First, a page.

Japanese HS baseball player hits from both sides of plate in same at-bat

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Pitchers have been increasingly working to mess with the timing and rhythm of batters. At the MLB level, pitchers like Johnny Cueto and Nestor Cortes experiment with shimmying, rocking, and quick pitching to gain the upper hand.

At one level of baseball, a hitter is trying to figure out his own way to upset the pitcher’s timing before it happens to him.

A video went viral on Twitter of a Japanese high school baseball player who is not just a switch-hitter, but switches sides of the plate between each pitch. The Twitter account with the handle asahi_koshien posted a video with (if Twitter’s translation to English is correct) Ko Yamaguchi at the plate bouncing from batter’s box to batter’s box.

It was spread to U.S. audiences in part thanks to Twitter accounts like Jomboy and Rex Chapman sharing the video.

Unfortunately, the video didn’t show any actual swings, as Yamaguchi was showing bunt, pulling back, and generally (apparently) trying to mess with the pitcher’s focus and ability to establish the inside part of the plate more than trying to drive the ball.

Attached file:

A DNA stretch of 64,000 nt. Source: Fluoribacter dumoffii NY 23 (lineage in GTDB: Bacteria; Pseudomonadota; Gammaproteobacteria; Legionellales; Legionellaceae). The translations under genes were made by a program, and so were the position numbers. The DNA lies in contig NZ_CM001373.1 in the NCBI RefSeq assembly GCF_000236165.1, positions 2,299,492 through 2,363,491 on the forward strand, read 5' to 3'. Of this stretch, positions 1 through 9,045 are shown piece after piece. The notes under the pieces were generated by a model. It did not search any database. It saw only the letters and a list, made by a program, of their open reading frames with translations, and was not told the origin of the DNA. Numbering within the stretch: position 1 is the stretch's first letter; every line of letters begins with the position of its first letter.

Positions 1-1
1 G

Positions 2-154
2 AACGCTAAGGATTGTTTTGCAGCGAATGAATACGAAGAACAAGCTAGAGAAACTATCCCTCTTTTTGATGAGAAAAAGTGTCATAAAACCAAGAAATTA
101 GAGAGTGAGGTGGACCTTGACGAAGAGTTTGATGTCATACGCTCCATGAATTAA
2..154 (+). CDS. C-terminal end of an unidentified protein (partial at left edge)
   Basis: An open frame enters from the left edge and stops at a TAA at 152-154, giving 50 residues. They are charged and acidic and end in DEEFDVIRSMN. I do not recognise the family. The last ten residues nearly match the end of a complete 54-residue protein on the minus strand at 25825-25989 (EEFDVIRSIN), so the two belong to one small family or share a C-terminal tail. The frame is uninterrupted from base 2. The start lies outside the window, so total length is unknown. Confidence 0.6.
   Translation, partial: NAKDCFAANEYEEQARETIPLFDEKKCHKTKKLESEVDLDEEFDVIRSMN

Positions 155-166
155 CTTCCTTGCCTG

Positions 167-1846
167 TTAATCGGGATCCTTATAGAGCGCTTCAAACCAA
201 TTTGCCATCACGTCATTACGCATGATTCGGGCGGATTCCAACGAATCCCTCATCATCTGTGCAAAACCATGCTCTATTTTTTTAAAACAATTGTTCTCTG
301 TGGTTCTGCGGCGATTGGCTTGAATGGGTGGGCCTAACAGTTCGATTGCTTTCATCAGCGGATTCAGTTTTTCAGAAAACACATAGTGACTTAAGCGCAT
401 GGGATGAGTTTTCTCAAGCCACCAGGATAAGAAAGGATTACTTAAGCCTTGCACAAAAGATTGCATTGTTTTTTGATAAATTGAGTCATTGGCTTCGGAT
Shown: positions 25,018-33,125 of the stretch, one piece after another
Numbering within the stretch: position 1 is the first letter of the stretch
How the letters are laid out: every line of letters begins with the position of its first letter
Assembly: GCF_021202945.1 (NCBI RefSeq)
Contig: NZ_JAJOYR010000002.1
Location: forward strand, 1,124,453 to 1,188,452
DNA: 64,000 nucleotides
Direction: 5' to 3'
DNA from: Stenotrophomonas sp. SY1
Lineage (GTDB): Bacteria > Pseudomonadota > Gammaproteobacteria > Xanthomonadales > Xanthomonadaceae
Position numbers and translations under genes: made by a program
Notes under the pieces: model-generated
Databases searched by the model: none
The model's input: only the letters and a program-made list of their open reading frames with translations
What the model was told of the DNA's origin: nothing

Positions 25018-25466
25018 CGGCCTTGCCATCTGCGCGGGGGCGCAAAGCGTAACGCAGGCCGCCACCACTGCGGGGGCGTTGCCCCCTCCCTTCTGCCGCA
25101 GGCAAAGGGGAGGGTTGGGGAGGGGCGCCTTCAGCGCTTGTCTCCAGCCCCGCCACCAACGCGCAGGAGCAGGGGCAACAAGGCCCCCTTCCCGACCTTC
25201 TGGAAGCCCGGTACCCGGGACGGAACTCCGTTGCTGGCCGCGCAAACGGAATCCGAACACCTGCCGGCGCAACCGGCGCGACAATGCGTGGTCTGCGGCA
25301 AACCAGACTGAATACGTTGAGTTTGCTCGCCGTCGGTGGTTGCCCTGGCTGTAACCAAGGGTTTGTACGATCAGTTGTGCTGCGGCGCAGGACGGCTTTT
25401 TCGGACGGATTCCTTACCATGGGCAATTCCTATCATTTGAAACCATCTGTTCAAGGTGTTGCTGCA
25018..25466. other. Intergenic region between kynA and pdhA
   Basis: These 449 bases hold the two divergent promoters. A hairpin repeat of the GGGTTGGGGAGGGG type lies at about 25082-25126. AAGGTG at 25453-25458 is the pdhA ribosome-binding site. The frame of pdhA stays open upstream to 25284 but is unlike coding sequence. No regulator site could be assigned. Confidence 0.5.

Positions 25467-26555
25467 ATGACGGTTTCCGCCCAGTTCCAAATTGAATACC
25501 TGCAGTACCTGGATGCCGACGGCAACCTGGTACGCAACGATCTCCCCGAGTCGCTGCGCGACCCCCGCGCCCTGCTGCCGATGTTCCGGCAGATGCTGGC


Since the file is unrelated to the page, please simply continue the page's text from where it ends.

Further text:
Of course, such antics led to some adults in the Twitter comments saying that the teenager deserved to be hit by the pitch for switch-hitting in the middle of the at-bat, which is a bizarre thing to wish upon a child, regardless of the fact that in this scenario the adult would be a pitcher presumably trying to get the batter out. In real life, Yamaguchi did get hit by a pitch and seemed rather pleased that he got on base, so it probably wouldn’t have been a very good “punishment,” anyway.

Baseball players are always looking for new ways to get the edge over their opponents, and this is a new, interesting technique to do so. Could it catch on? Hopefully videos of some swings from Yamaguchi will make their way to U.S. baseball Twitter soon.